In earlier studies we had demonstrated that centrosome age regulates the stability of kinetochore microtubules (Gasic et al., Elife 2015), and that the number of centrioles can control spindle size and the location of the cytokinetic furrow (Tan et al., Elife 2015). In a larger effort to understand the role of centrosomes in the spindle, we established an experimental system based on cells with only 1 centrosome, which form asymmetric bipolar spindles containing one centrosome in one pole and no centrosome in the other pole. By comparing both types of half-spindles in the same cell, we demonstrated that centrosomes are major regulators of spindle length and microtubule dynamics, and that these effects reach all the way to kinetochores, by regulating kinetochore-microtubule plus-end dynamics. Our work identified the spindle associated protein HURP as a major intermediary between centrosomes and kinetochore-microtubule plus ends, as its presence reinforced spindle asymmetry and was required that differential plus-end microtubule dynamics (Dudka et al, Curr. Biol. 2019). Pursuing this work, we recently found in collaboration with Andrew McAinsh (Warwick University) that endogenously tagged HURP has a unique binding pattern on kinetochore-microtubules: it is excluded from the growing microtubule binding parts (forming a HURP-gap) due to its preferentially binding to GDP-tubulin over GTP-tubulin. HURP’s binding preference was validated both in vitro with recombinant proteins, and in vivo with the exogenous expression of WT and non-hydrolyzable tubulin mutants (Castrogiovanni et al., Nat Commun, 2022). We are particularly excited as this study revealed that for the first time that mitotic spindles contain large micron-sized zone that are neither GDP-tubulin positive, nor GTP-tubulin positive (EB3-negative), suggesting the existence of large mixed-nucleotide zones. We speculate that the length of the HURP-gaps can serve as a readout for the GTP-tubulin hydrolysis on k-fibres. In another centrosomal project, we studied the function of the microcephaly-linked protein WDR62 and found that it acts as an anchor protein at spindle poles and microtubule minus-ends for the microtubule-severing enzyme katanin. This localization is required to drive efficient minus-end depolymerization and poleward microtubule flux to ensure synchronous anaphase movements (Guerreiro et al, J. Cell Biol. 2021). Indeed, both WDR62 and Katanin loss slow down microtubule minus-end depolymerization and result in lagging chromosomes in anaphase. Our results point to a general pattern, as WDR62 is, after ASPM, the second microcephaly linked gene shown to be required for katanin localization at spindle poles and for poleward microtubule flux function (Jiang et al., NCB 2017).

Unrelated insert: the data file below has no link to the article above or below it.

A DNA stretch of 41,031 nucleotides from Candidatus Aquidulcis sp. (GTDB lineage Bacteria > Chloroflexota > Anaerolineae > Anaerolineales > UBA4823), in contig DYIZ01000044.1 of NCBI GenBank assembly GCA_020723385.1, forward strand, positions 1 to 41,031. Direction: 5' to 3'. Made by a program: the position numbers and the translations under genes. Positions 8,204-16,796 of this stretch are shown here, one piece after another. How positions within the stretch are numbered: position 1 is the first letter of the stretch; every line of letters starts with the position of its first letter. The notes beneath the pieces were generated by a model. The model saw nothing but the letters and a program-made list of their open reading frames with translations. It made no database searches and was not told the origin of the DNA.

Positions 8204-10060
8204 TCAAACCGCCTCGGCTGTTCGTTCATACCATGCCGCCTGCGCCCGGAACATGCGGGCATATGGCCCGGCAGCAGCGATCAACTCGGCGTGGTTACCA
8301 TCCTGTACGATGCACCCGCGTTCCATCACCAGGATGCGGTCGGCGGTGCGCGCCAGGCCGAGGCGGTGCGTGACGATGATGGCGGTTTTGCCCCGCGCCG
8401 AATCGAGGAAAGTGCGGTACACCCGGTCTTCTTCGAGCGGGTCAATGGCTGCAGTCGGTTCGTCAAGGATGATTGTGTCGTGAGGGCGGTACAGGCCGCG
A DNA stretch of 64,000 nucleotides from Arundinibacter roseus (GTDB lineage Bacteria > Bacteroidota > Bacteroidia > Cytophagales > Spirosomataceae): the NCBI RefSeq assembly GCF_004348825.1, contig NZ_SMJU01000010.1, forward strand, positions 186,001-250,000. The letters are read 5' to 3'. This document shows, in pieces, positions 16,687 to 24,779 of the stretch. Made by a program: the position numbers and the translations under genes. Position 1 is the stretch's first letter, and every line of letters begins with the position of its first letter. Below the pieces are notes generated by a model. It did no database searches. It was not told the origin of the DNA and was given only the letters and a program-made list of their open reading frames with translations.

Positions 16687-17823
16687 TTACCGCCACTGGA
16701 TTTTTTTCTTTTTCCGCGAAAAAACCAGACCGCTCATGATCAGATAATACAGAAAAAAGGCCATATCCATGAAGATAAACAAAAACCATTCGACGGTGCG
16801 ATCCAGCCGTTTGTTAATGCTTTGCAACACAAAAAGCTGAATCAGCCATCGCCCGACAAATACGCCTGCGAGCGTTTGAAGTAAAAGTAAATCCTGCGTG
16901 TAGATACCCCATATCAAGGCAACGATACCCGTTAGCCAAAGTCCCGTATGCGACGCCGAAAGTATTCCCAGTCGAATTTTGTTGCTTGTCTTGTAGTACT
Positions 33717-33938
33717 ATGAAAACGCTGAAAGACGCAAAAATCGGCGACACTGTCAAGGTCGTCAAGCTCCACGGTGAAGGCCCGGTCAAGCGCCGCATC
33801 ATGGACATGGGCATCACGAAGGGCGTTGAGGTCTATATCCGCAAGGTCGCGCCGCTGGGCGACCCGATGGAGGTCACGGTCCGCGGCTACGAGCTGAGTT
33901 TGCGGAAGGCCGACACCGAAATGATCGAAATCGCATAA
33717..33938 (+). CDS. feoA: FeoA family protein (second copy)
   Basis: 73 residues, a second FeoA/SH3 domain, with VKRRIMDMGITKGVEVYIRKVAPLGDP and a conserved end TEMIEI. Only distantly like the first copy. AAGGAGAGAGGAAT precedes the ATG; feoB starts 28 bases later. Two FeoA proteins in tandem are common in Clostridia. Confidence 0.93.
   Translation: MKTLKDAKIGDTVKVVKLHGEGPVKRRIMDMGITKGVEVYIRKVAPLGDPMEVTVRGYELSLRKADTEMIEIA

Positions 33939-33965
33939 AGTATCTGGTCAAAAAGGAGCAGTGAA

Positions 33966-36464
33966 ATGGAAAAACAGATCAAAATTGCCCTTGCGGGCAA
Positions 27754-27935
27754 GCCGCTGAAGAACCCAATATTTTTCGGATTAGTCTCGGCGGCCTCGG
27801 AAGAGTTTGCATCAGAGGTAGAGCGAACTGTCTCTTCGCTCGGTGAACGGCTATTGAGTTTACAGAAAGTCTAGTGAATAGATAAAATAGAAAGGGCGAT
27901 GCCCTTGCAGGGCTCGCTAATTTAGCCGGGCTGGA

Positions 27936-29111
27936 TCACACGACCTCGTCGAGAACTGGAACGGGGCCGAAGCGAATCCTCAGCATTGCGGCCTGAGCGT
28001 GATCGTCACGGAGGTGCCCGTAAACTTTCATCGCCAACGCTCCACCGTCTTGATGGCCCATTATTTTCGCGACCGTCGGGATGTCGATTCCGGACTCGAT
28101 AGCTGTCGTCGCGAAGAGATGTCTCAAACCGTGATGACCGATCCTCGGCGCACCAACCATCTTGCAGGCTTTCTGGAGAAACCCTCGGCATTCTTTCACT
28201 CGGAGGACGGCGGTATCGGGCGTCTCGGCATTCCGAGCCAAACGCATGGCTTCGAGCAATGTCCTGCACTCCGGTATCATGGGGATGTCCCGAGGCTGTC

How kinetochore-microtubule regulation influences the mitotic spindle?